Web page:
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The Panhandle Trail offers the most direct and scenic route for self-propelled travel between the Northern Panhandle of West Virginia and the suburbs of Pittsburgh, Pennsylvania. Although the trail follows an old railroad grade through the hilly terrain, there was only so much the railroad builders could do to flatten the route across the Allegheny Plateau. Expect a steady climb to Bulger, the high point on the rural journey.
This route was made famous by the merger of several railroads in the 1860s to create the Pittsburgh, Cincinnati, Chicago and St. Louis Railroad (PCC & StL), also referred to simply as the Panhandle Railroad. It was named for the sliver of northern West Virginia it crossed. The Pennsylvania Railroad leased the route in the 1920s, and the line later became part of the Penn Central and Conrail systems until it fell into disuse in 1991.
The 29-mile trail is maintained by several communities and organizations along its route. It is part of the 3,700-mile Great American Rail-Trail, a cross-country route that will connect Washington, D.C., and Washington State, and is a segment of the 1,500-mile trail network through Pennsylvania, West Virginia, Ohio, and New York being developed by the Industrial Heartland Trails Coalition. Both are Rails-to-Trails Conservancy TrailNation projects.
The Panhandle Trail starts in Weirton, which borders both Ohio and Pennsylvania in West Virginia’s narrow Northern Panhandle. It makes a steady 16-mile climb through hardwood forests to Bulger, where it begins its descent to Collier Township in the western suburbs of Pittsburgh. The 17-mile center segment through Washington County is paved.
The Panhandle Trail crosses the 61.5-mile Montour Trail, which links to the 150-mile Great Allegheny Passage and the 184.5-mile C&O Canal Towpath for an off-road connection to Washington, D.C. Horseback riding is allowed in the corridor in Pennsylvania but not on the trail itself.
Beginning at the trailhead on McColl Road in the onetime steel mill town of Weirton, the crushed rock trail heads west to a dead end in about a mile. Heading east, you’ll follow Harmon Creek, with its wildflowers and flowering shrubs, through the small community of Colliers, to the Pennsylvania state line in 4 miles. The trail continues on a grade for 7 miles to Burgettstown, the first burg with services for hungry or thirsty travelers.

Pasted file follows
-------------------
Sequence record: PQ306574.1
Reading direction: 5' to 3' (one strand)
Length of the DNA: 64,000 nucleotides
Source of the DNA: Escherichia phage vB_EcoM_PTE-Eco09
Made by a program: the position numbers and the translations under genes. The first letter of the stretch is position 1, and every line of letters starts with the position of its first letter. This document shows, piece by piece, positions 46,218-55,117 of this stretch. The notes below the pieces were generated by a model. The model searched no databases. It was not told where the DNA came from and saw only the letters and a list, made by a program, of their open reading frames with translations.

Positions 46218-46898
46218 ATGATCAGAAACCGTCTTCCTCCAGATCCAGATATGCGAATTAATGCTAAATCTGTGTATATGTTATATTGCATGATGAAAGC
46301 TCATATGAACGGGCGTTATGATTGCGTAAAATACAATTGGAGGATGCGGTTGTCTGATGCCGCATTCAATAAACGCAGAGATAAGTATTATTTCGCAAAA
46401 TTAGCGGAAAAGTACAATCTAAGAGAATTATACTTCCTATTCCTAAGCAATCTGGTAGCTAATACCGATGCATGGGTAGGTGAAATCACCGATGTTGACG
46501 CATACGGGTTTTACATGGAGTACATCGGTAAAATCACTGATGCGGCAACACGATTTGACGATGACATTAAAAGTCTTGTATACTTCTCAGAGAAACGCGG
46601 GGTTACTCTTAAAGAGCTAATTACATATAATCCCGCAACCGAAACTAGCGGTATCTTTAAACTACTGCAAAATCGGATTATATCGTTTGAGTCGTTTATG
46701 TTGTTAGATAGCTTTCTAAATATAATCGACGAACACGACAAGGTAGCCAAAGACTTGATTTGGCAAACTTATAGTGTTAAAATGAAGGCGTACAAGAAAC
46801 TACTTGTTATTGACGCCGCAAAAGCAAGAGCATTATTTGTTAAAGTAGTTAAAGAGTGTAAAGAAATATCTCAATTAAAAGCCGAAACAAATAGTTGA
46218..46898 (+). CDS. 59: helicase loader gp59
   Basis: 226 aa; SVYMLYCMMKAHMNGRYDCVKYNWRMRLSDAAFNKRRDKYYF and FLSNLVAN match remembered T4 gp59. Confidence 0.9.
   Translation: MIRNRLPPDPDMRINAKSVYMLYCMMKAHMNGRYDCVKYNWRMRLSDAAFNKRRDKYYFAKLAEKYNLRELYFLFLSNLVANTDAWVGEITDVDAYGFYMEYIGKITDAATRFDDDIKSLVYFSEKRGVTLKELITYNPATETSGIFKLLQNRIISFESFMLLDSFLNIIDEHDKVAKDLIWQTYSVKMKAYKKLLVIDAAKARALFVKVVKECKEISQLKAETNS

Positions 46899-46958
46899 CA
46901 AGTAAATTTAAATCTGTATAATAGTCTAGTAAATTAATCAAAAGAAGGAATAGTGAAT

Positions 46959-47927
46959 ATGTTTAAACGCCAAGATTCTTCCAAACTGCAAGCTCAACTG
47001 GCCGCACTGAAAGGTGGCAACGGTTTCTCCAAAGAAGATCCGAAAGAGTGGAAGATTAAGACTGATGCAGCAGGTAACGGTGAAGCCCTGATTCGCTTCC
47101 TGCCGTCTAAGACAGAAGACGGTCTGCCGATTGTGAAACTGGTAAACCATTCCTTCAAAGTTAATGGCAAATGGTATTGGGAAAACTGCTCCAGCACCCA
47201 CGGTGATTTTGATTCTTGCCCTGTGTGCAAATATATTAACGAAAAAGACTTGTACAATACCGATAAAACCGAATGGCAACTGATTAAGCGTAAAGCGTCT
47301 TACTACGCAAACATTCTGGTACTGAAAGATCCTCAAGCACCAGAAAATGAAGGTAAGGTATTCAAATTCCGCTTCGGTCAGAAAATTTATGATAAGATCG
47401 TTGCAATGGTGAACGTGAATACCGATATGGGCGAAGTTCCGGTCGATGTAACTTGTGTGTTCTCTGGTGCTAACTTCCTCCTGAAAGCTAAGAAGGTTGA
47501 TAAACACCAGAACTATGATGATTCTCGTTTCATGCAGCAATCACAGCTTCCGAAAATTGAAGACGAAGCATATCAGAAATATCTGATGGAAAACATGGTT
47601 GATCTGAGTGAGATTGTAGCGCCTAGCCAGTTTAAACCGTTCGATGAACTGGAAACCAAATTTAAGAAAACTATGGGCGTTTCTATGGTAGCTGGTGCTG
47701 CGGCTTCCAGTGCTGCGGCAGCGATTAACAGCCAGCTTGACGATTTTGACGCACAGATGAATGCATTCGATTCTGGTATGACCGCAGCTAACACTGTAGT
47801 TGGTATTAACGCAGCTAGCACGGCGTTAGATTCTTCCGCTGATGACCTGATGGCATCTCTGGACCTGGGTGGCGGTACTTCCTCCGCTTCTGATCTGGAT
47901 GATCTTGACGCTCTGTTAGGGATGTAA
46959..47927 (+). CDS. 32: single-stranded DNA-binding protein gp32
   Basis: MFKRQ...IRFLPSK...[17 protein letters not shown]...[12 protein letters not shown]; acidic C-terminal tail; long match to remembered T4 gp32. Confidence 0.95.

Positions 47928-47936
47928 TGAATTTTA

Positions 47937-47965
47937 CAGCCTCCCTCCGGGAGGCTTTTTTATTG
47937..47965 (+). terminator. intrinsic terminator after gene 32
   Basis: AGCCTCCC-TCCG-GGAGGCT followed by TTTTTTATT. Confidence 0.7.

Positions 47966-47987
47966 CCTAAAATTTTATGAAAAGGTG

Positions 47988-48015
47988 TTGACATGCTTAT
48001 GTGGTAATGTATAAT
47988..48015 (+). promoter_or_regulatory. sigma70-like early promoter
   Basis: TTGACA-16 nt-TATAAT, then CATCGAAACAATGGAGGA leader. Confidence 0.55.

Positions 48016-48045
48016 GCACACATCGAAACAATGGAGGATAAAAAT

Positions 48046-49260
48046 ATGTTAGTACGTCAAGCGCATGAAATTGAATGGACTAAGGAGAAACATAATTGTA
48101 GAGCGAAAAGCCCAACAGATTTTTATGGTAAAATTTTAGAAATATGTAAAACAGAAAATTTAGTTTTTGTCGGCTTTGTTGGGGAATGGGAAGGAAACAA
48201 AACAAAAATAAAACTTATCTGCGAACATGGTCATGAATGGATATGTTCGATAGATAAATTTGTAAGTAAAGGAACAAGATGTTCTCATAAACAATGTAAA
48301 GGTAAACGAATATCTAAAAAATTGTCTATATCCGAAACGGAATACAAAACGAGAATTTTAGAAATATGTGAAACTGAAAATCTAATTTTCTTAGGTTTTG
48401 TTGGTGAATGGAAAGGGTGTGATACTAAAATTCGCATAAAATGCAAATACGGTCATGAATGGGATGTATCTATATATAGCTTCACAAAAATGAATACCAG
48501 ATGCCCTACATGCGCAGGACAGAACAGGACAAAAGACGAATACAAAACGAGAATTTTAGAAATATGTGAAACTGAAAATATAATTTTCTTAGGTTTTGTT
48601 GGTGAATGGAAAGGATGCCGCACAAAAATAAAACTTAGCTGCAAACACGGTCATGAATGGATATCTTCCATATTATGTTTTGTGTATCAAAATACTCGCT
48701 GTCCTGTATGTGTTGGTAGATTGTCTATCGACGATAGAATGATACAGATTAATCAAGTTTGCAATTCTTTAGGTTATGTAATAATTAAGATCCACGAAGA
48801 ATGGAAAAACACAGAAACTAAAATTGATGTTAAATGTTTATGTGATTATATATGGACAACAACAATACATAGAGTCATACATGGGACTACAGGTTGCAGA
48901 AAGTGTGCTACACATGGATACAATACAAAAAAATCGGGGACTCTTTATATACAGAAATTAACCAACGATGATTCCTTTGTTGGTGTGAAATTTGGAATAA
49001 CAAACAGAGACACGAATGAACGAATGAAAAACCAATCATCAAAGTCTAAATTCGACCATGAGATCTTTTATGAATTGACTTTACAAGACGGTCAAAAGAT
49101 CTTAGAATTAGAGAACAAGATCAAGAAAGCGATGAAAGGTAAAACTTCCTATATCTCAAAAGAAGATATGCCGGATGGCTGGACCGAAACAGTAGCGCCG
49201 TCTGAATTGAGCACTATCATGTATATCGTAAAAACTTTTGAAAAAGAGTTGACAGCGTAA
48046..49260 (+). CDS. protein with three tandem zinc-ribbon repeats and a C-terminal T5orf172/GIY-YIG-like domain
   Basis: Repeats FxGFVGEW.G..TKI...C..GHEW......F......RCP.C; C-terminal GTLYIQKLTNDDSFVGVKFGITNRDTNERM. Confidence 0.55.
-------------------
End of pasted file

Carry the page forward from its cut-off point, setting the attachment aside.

After a short descent, you’ll continue at a steady grade for 4.5 miles to the high point in Bulger. In 2 miles the trail arrives in Midway, so named because it is the railroad’s halfway point between Pittsburgh and Steubenville, Ohio.
In 2 miles, travelers can hook up to the north–south Montour Trail via a mile-long connector trail. In 0.5 mile, the Panhandle Trail passes be-neath the Montour Trail’s 1913 railroad trestle, which also crosses Robinson Run.
More services are available in a mile in McDonald, home of the McDonald Trail Station, a history center at the South McDonald Street (Railroad Street) trailhead. It’s open weekends April–October. The substantial brick buildings in McDonald are evidence of the oil boom that struck in the late 1800s; coal is still mined, and coal piles can be seen.
Over the next 3.5 miles, the trail passes through Sturgeon, Noblestown, and Oakdale. All have food, refreshments, and trailhead picnic tables (some covered).
You’ll cross Robinson Run six times over the next 3.7 miles before the trail’s end at Walkers Mill Road in Collier Township. A pedestrian bridge 0.6 mile before the end crosses Robinson Run to Fossil Cliff, where rock hounds can search for fossilized fern leaves.
There are numerous other access points and parking areas along the entire route; refer to the map for more details.
To reach the eastern trailhead in Oakdale from I-79, take Exit 57 toward Carnegie, and head west on W. Main St./SR 3048. Go 0.5 mile, and turn right onto First St., and then immediately bear right onto Dorrington Road. Go 0.8 mile, and turn right onto Hilltop Dr./SR 3052, and then go 1.6 miles, and turn right on Boyds Run Road/SR 3028. Go 0.5 mile, and look for trailhead parking on the left.
To reach the western trailhead in Colliers, West Virginia, from I-376, take Exit 60A and merge onto US 22/US 30 W. Go 3.9 miles, and stay straight to continue on US 22. Go 18.5 miles, and take Exit 3 for WV 1/Harmon Creek Road/Cove Road toward WV 507, and turn left onto Harmon Creek Road. Go 0.2 mile, and turn right onto Worthington Lane. Then go 100 feet, and turn right onto McColl Road. Go 0.2 mile, and turn right into the parking lot. Facing the trail, turn left to go 1.5 miles to the western endpoint.
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The Great American Rail-Trail promises an all-new American experience. Through 12 states and the District of Columbia, the trail will directly serve nearly 50 million people within 50 miles of the route. Across the nation—and the world—only the limits of imagination will limit its use.Learn More
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